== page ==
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The Healthy Traveler

Group Travel Travails

September 22, 1996|KATHLEEN DOHENY

The evening barbecue at famed Ayers Rock in the Australian outback was meant to be a high point of the tour. But the night turned chilly and the wind kicked up, blowing sand into diners' faces. So Audrey Jurgens, a Maupintour tour manager, scurried about, whisking off tablecloths and wrapping them around her shivering guests.

Most of the tour participants managed to have a good time despite the conditions. But not all.

One man began to call for a taxi, loudly and obnoxiously.

Chalk it up to the 2% rule, said Dave Wiggins, with a laugh. As president of American Wilderness Experience, he takes groups of vacationers white-water rafting, horseback riding and hiking. And he has found that for about 2% of participants, "nothing can make them happy."

According to veteran group tour organizers, troublemakers usually fall into one of four categories: latecomers (who are never on time for the bus), whiners (who complain about the itinerary, the food and their problems back home), sourpusses (the man who brought a laptop to run spreadsheets of the day's expenses and then complained he was being ripped off) and compulsive shoppers (who can't even pass up window shopping).

Tourists unfortunate enough to book a trip with these folks can be in for a miserable time unless they heed the advice of mental health experts and tour operators. The first step, these experts say, is to pave the way for cooperation at the outset of the tour. If that fails, next best is to know how to handle the troublemakers.

At the start of a trip, expect a period during which people are apt to complain, Wiggins said. It's normal, he added, especially when travelers have been rushing to complete work and family responsibilities before leaving home.

Meanwhile, introducing oneself can change the atmosphere and elicit cooperation down the line, experts said.

"Try to create a positive relationship from the beginning," advised Dr. Mark Goulston, a Santa Monica psychiatrist who specializes in conflict resolution. It can be as simple as introducing oneself and smiling. "You're not perceived as the enemy," Goulston said. "You're seen as friendly."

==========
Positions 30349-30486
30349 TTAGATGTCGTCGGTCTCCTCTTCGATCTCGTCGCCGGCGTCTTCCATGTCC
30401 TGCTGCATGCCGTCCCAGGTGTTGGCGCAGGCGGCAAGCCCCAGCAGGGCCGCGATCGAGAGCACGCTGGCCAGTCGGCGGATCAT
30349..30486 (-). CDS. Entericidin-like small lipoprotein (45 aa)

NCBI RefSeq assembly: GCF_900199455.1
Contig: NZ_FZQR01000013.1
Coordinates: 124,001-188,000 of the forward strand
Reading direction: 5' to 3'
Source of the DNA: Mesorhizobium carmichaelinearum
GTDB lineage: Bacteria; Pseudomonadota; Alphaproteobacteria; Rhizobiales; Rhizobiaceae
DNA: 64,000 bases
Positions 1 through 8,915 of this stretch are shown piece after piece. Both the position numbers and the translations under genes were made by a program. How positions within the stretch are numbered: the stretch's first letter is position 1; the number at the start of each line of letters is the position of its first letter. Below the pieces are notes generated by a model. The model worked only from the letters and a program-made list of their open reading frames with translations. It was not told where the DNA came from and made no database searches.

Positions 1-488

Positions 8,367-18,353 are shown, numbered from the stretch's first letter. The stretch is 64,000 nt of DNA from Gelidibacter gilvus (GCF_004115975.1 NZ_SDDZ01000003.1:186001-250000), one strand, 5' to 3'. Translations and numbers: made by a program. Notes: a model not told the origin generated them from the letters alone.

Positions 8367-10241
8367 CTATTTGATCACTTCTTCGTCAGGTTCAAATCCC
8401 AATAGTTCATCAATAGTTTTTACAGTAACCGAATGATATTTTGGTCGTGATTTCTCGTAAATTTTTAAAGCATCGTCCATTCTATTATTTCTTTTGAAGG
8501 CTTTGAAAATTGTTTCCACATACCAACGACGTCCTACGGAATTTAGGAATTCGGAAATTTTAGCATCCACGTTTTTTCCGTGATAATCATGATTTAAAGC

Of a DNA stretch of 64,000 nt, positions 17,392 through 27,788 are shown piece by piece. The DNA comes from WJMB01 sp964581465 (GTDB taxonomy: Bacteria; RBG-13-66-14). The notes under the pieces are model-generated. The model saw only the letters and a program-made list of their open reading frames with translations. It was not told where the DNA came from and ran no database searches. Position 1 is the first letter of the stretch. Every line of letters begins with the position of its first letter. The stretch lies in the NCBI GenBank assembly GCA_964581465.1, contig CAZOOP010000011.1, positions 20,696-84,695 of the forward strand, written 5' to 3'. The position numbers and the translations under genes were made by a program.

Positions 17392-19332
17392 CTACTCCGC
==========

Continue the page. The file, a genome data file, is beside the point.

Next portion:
Take into account cultural differences before introducing oneself, advised Blair Harrington, who organizes Journey of Discovery personal growth tours. Even from one part of the country to another, interpersonal styles can differ. People from Los Angeles, she said, tend to "get in people's faces." When dealing with a reserved East Coast tourist, she said, better to be a bit less aggressive. As Harrington advised: "Don't pounce on people."

It's even good to point out how difficult it is for groups of strangers to try to get along for a week or two, Goulston added. Then encourage everyone to cut each other slack, he advised.

By suggesting compromise early on, Goulston said, travelers can set up an expectation of fairness. And that can go a long way to smoothing over potential conflict both on a tour and in life in general, he said.

"What tends to trigger nasty behavior is the feeling that something isn't fair," he said.

If an unpleasant atmosphere persists despite friendly overtures, there are still solutions. Suppose a traveler is face to face with the No. 1 complainer on the tour. "Don't buy into it," Wiggins said. "Don't let them corner you and tell you how terrible the food is." If they've already done that, mount a counterattack, Wiggins said. "Ask them, 'Wasn't that the most beautiful sunset you ever saw?' "

Peer pressure can help discourage unpleasant behavior, Jurgens said. Take the couple on the tour bus who were chronically tardy. "When they came in late one time too many, the other people all applauded," Jurgens recalled. The latecomers were humiliated, but they shaped up.

Enlisting the help of the tour guide to smooth over interpersonal friction is also advised. Good tour operators discourage friction before it begins, often using humor.

"No one spends money on a trip to listen to someone else's problems," Jurgens tells her travelers, encouraging them to come to her with problems relating to the trip so she can try to correct them.

She also encourages people to tell jokes during long rides, and she brings along humorous audiotapes to play during down times.

In addition to humor, Jurgens relies on the "kill them with kindness" principle. On a recent tour, one couple made more demands than the rest of the group put together, but Jurgens tried to accommodate by arranging special meals and getting them the extra bedding they requested.

A sense of perspective can help travelers cope with some behaviors. When travelers complain about having to wait for the inveterate shoppers on a trip, Jurgens points out that they are usually less-experienced travelers and haven't had the sightseeing opportunities her veteran travelers have.

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